Earlier Rig Control Systems were engineered to perfection capable of displaying complex controls and information. But it was too complex to use and required a lot of training to educate an operator. To motivate, encourage old and new operators to work with these complex machines and avoid losing well-trained operators and billions of dollars, we designed a new rig control system for one of our most complicated rigs — Boomer.
Boomer, a Tunnel boring machine that can be best described as a mixture between a tractor and Si-Fi robotic Octopus. A machine equipped with cutting edge technologies that help them to drill underground and withstand the harsh and dangerous conditions of the mine.
RCS is the primary user interface between the rig and the operator. It assists the user monitoring and controlling the rig, enabling local or remote control and logging statuses, events and error information for future analysis.
The team set out to design an operator interface which is ergonomic, intuitive and easy-to-use, enabling a faster production start when a new rig comes into site and reducing the training time needed for new operators.
The new interface had to be designed to accommodate different types of users such as less educated, less experienced, ambidextrous and color blind. The new system also has to fulfill all industry and usability standards, which apply.
More than the visual experience, we carefully analyzed how the system is being used, who uses it (big miners with thick oily gloves) and where it will be used (dark mining tunnels, low light conditions) and what can be simplified to support operator in all different stages of the work process (number of steps required to complete an operation).
Initial rearrangement and organizing information in a logical and consistent manner has increased functionality, and also the normal workflows are organized based on a natural way of working which led to large functional gains.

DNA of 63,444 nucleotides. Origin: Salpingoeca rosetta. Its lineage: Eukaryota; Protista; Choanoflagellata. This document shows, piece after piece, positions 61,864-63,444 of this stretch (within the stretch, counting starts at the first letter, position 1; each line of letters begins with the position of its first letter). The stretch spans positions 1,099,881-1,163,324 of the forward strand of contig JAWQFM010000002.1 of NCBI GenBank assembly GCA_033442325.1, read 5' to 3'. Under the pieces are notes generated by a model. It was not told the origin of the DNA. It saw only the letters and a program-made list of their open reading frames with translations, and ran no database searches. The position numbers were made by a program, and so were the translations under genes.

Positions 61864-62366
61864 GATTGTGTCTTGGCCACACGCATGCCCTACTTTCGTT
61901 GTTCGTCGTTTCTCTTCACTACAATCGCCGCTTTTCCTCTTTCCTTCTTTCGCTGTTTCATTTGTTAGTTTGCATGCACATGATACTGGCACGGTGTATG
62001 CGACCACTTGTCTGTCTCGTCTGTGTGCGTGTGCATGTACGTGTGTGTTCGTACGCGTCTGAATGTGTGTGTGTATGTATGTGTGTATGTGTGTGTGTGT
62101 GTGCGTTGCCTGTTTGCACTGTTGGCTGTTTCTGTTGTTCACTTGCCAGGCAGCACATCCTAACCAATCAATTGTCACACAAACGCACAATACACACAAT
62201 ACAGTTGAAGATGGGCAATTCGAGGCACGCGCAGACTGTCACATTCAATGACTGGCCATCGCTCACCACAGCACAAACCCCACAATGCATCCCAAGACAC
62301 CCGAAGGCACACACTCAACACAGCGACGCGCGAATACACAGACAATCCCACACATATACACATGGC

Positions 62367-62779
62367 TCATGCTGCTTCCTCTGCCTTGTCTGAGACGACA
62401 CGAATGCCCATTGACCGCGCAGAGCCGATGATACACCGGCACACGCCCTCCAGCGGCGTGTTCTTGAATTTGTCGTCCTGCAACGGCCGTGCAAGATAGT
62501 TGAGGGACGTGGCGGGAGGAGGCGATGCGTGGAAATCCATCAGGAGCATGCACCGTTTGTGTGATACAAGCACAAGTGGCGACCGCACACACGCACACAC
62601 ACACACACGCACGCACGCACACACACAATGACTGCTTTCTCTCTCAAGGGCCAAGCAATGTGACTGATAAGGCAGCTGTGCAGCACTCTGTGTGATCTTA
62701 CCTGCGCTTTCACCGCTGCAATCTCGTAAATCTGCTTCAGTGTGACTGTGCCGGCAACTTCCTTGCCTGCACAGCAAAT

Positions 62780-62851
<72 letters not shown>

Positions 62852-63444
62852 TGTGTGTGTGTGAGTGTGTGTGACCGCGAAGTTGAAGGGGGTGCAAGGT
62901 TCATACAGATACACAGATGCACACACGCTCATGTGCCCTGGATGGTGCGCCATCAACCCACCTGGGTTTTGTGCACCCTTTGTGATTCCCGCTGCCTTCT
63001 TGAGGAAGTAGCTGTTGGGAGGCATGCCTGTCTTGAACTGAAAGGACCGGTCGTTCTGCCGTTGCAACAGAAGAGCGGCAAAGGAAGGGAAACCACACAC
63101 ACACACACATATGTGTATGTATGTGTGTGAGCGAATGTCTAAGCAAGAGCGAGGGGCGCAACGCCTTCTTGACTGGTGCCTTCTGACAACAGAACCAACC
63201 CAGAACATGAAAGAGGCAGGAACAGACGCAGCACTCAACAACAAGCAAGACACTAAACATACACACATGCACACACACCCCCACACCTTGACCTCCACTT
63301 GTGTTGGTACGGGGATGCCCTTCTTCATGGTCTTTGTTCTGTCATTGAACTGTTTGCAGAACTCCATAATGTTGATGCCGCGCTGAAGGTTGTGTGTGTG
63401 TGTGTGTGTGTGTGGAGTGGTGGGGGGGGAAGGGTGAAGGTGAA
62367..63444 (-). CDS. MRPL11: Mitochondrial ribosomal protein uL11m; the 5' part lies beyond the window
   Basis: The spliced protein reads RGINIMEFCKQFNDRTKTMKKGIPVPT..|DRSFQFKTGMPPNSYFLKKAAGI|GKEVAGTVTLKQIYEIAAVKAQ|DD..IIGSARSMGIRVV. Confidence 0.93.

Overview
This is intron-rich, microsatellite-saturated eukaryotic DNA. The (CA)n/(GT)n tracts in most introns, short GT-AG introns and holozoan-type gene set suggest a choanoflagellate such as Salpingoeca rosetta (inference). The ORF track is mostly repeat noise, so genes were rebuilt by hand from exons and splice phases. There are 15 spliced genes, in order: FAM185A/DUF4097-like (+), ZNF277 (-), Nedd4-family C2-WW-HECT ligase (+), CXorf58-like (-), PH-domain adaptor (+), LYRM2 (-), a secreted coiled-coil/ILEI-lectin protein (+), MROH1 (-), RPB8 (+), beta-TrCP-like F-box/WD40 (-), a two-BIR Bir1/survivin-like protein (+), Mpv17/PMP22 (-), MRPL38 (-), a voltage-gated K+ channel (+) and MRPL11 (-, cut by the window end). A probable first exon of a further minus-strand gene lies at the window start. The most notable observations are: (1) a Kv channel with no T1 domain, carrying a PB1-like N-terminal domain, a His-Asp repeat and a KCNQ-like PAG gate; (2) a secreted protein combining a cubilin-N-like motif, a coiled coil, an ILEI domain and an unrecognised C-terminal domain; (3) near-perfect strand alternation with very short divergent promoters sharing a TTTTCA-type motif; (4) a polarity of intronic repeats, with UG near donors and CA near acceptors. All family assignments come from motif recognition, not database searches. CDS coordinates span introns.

All of these efforts give the operator a greater control over the machine and faster way of working. The new Information architecture will only display the information that is needed and avoid the information overload on the display, other information are hidden but easily accessible when needed.
Our design process resulted in variety of solutions for existing problems and suggested many improvements on the current system ranging from completely new Information Architecture, system design, much better and simpler navigation through the whole system, logical workflow and finally enhanced functionality by with the help of onscreen manuals thanks to a clear and readable graphical user interface.
The new design provides visuals cues and rewards by presenting the only the absolute needed information in the right time and there by helps operators to develop, improve, and instill habits by increasing muscle memory and reduced cognitive load.
In order to maintain our position as one of the leading companies, it was a necessity to update and modernize the control systems and most importantly, the user interface. As far as an operator is concerned her work happens in the Rig Control System. So it’s a very critical area for her to experience the brand. If the control system is perceived as outdated and inefficient, it will have a very negative impact on our brand.
The design communicates the brand’s high quality and focus on functionality. Our focus on interaction design puts Atlas Copco at a whole different level than our competitors.
The design process has involved series of carefully designed interviews, field studies, user studies, in mining and tunneling projects, focus groups were invited to evaluate prototypes both in test centers (called customer clinics) and in the field.
The design process was done in close collaboration with other departments such as Automation, Marketing and Service. Throughout this phase different tools were used, Sketching, Paper prototypes, Flowcharts, digital mockups using Balsamiq and HTML5 with detailed illustrations of main interface concepts to the smallest elements on the screen such as buttons to panels and other information bearing elements. The design was validated against ISO and other industrial standards.
As an example, one of the issues that the design team had to take into consideration during the design phase was the low light conditions of driving in tunnels. it is exactly like constantly driving at night and the operator’s vision shouldn’t be affected as she constantly monitor the screen. This resulted in to designing a visual palette that would work effectively in both dark and lighted work environments. By using self-explanatory and memorable symbols, the solution is made to work with global audience.